At last, a road appears before me some hundred meters away.  I see lights that momentarily blind, as if waking from an unconscious state.  The heels of boots hitting cobblestone begin to ring out from behind it, beating in such unity as to provide an amplification of the rubber on stone collision.  The unity provides another clue. The soldiers of our ranks are of professionalism, yes; but more so are they the embodiments of tired souls. Their marches rarely fit the description of unity in these late days.  We march with scattered intentions, scattered thoughts, unified by one mutual feeling: exhaustion. These soldiers must be from the same origins of those I have just escaped.

The road does pose as a guide through this rough entanglement I now call a friend.  I use this to my advantage and decide to travel behind the convoy of marching soldiers, for one does not march in such orderly fashion away from a fight.  As I near what I believe to be the front lines, I began to hear voices; frantic voices that are muffled in a sense to obscure their travel to any distance beyond the intended recipients.  From here, my approach must be slow. One of great calculations.  

The location of the voices becomes apparent as I near yet another clearing.  This space is riddled with craters and remnants of past altercations in which many must have lost dearly.  The landscape of which is illuminated by the ever persistent moon. Spotting a small communications trench in the center in front of me, I weigh the futility of the opportunity.  The trench is covered by newly uprooted oaks, some of which display the vast power of the artillery from both combatants. It appears as if this route of escape is clear underneath, but the other side is out of sight.  How much open terrain is left before I vanish from the glow of the natural flare? 

The question could not be deliberated anymore as the voices appear closer.  Making a dash for the trench, I keep my body low and my eyes prevalent. The snow amplifies my movements as every step brings about a crunch that is ever more present.  Stealth is no longer an option as my frantic state drives me to run harder and harder to the protection of the devastated landscape. As I near its entrance, shouts from behind me ring out with confusion.  These shouts are different: foreign by origin, but aim at sincerity. This sincerity suggests for my well being, sincerity for questioning the choices that are about to be made.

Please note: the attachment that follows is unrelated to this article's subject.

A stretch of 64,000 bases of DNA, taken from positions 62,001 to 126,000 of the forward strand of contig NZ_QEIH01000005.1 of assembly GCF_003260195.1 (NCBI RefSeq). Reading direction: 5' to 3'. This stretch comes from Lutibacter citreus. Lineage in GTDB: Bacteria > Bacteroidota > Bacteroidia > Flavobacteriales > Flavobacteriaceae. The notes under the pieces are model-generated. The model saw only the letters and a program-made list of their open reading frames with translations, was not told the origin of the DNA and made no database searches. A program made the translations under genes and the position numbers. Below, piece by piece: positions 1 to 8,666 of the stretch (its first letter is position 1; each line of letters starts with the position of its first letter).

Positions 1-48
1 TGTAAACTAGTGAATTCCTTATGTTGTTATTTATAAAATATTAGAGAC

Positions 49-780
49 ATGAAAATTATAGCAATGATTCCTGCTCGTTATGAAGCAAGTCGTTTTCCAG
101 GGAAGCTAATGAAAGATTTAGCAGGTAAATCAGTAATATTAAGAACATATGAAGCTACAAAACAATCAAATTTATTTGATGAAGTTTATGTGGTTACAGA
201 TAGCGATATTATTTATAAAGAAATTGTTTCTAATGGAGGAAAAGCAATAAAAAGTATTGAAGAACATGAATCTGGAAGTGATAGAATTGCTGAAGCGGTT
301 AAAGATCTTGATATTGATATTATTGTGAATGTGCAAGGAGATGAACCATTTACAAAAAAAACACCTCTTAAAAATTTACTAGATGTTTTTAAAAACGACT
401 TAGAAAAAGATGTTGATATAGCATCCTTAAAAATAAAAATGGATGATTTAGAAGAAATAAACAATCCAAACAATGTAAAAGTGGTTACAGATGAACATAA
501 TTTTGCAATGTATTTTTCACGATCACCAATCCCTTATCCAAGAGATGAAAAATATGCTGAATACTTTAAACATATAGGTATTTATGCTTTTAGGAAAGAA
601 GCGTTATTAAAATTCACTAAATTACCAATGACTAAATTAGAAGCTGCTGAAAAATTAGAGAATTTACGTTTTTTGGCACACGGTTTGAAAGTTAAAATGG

Hesitating only briefly, I notice that the other side of the trench previously obscured from my vision is protected by some low lying tree shrapnel.  My run must now turn into a knee over elbow crawl as I make this final plunge for security. Keeping my body low to the ground to avoid the jagged edges of my salvation, I hear what seems to be the amplification of my heartbeat against the ground.  Its reverberation makes its way to my ear consuming all that enters it. My heart races as if being stirred by a final frenzy of fuel. A ridge lies before me that will allow me to slither back into the protective hug of the trees. As the shrubbery recedes, my crawl transforms into a hysterical run that aches for protection from the moon’s light.  As my foot enters the shade, a voice from the front issues the command to fire. With a rush of confusion and winter’s cold touch, my vision becomes dark and my wrists feel the irritation of rope. The snow beneath where I stand tied becomes stained with the color of delusion.